Lillehammer's Golden Boy of the ski slopes, Tommy Moe, has nothing on 19-year-old Sykesville resident Amy Dietrich.
Mr. Moe may have won gold and silver medals in Norway, but, as a veteran of the Maryland Special Olympics Winter Games, Ms. Dietrich has been winning medals for years.
"It is great. This is my fifth year," said Ms. Dietrich, a medal contender in the event's modified Alpine races. "It's easy."
Now in its eighth year, the Special Olympics Winter Games continue to showcase and encourage the talents of people with mental retardation while helping them achieve personal success through sports competition.
About 125 novice, intermediate and advanced athletes -- eight from Carroll -- will compete in Alpine downhill races, modified Alpine races and cross country skiing competition during the three-day event, which begins next Sunday.
The Alpine contest courses are downhill, slalom and giant slalom.
Contestants will also ski in cross country matches, which are divided into seven events: 50 meter, 100 meter, 500 meter, 1 kilometer, 3 kilometer, 3-by-500-meter relay and 3-by-1-kilometer relay.
"We try to as best we can [place competitors in races] according to age, sex and ability," said Leslie Atherholt, a Special Olympics spokeswoman.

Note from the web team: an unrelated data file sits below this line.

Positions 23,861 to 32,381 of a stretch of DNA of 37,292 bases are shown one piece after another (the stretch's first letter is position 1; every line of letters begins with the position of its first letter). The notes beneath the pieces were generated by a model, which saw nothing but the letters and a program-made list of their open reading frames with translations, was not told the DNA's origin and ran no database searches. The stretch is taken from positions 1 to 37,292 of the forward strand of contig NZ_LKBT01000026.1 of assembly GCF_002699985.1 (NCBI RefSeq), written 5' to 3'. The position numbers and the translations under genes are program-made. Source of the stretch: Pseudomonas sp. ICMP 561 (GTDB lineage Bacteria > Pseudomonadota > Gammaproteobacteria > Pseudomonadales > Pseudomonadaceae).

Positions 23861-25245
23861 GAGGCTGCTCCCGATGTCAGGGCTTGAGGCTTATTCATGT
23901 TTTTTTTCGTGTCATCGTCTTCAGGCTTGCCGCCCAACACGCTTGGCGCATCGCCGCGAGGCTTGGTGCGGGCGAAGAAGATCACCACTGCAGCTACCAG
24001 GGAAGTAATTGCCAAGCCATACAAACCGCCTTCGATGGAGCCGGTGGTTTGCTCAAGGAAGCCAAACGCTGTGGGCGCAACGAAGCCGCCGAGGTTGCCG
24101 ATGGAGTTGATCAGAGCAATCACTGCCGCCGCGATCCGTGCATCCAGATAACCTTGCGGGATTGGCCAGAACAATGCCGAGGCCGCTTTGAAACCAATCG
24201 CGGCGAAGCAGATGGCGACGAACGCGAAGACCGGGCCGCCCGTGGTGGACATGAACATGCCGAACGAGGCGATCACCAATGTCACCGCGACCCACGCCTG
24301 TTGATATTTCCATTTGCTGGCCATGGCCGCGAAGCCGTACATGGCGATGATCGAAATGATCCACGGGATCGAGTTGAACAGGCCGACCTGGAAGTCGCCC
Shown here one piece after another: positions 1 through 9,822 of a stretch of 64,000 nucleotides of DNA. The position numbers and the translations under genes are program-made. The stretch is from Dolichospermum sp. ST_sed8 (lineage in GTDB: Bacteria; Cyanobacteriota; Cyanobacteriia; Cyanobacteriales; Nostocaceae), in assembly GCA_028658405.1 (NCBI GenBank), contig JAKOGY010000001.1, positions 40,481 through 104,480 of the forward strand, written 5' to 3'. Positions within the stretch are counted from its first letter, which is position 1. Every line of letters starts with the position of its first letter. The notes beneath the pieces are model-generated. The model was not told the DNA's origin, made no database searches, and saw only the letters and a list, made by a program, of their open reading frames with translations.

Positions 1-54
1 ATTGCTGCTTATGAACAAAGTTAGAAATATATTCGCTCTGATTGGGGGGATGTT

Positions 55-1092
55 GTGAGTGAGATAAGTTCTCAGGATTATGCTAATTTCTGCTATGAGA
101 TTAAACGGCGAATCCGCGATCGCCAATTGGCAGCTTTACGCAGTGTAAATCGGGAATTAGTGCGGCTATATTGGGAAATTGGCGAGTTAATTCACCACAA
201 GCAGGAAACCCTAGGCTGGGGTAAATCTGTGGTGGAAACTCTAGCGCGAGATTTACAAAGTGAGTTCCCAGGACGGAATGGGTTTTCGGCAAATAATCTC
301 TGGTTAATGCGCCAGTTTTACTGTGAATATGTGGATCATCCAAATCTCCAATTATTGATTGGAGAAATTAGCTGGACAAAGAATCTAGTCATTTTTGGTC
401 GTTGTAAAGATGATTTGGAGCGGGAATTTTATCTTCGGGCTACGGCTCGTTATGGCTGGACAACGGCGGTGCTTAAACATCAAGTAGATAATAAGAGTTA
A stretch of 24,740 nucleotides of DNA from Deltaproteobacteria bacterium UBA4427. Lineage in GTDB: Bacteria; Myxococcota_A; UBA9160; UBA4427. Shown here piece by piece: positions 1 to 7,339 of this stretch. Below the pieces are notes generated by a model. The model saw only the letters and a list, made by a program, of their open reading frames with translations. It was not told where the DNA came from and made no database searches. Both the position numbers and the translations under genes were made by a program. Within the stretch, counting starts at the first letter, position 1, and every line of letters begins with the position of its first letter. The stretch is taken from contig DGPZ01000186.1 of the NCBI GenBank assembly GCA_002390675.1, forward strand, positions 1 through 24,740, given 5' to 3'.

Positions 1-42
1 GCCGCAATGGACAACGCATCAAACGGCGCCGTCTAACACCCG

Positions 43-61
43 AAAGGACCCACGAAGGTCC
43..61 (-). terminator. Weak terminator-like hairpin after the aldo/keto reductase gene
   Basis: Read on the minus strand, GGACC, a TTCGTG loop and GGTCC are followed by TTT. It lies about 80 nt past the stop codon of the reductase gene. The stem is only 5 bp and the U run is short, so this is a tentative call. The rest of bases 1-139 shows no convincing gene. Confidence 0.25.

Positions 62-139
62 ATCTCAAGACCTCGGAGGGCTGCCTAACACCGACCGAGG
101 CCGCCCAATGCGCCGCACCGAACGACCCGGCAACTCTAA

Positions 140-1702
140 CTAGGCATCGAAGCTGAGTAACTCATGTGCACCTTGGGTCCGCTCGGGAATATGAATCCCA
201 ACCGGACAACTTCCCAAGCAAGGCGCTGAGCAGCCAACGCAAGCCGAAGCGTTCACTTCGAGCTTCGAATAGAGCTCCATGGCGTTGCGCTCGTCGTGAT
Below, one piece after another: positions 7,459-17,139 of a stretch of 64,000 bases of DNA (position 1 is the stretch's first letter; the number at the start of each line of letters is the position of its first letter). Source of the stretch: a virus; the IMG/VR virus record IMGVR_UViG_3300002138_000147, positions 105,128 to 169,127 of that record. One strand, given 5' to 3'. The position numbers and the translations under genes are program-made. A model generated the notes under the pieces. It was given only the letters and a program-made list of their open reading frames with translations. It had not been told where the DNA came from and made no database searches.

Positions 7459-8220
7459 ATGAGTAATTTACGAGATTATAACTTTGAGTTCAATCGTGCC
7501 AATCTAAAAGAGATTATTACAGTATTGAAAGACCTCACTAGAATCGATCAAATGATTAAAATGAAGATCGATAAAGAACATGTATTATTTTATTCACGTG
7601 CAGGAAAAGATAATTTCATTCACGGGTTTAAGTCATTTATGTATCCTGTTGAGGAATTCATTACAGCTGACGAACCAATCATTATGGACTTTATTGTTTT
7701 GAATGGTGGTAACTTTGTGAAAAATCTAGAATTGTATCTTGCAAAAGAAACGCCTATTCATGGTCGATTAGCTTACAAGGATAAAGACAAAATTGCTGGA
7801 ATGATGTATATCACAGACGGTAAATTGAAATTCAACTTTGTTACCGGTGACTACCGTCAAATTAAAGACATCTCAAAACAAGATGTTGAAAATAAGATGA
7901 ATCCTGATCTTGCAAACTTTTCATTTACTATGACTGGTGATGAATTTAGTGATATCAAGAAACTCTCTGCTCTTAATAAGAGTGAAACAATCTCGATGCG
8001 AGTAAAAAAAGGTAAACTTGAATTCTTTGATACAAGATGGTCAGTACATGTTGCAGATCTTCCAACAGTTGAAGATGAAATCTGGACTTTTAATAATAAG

"Our goal is to prepare our athlete for non-Special Olympics events, so we put them in heats the way they would be in other competitions."
Athletes worked hard to prepare for this Olympics, Ms. Atherholt said.
"They sign up and were required to go through eight weeks of training," she said.
"They are trained to develop the appropriate muscles and learn as much of the technique as they can on dry land."
The athletes then had to complete two days of training on snow during sessions held the weekends of Feb. 5 and 12 at Ski Liberty.
Ms. Dietrich has "been going for a few years, and she's won somethingat every one," said her father, Richard Dietrich.
Competing in the modified Alpine races, Ms. Dietrich will be sitting and using a device for paraplegics who use their upper body strength to steer the ski.
"They also get to meet people and socialize and do things they may not think they can do," Mr. Dietrich said.
During opening ceremonies at Wisp, the resort's ski patrol will carry the torch down the mountain to signal the start of the games. The closing ceremony and parade of participants will be held at about 2 p.m. Tuesday.
All participants in each event receive awards.
First-, second- and third-place winners will get gold, silver and bronze medals, respectively, while fourth- through eighth-place winners will get ribbons.
Although ribbons are pretty, Ms. Dietrich said that what she wants is a medal.
"Gold," she said confidently. "I hope I get a gold."
Other Carroll athletes are Charles Arbaugh, Stephanie Carpegna and Andy Nies of Westminster; Aimee Buswell of Mount Airy; Adam Dunn of Sykesville; Tammy Robertson of Finksburg; and Chris Shaffer of Manchester.
The Maryland Special Olympics Winter Games will be from Feb 27 to March 1 at Wisp Ski Resort in McHenry, Garrett County. For more information, call the Special Olympics at (410) 931-4100.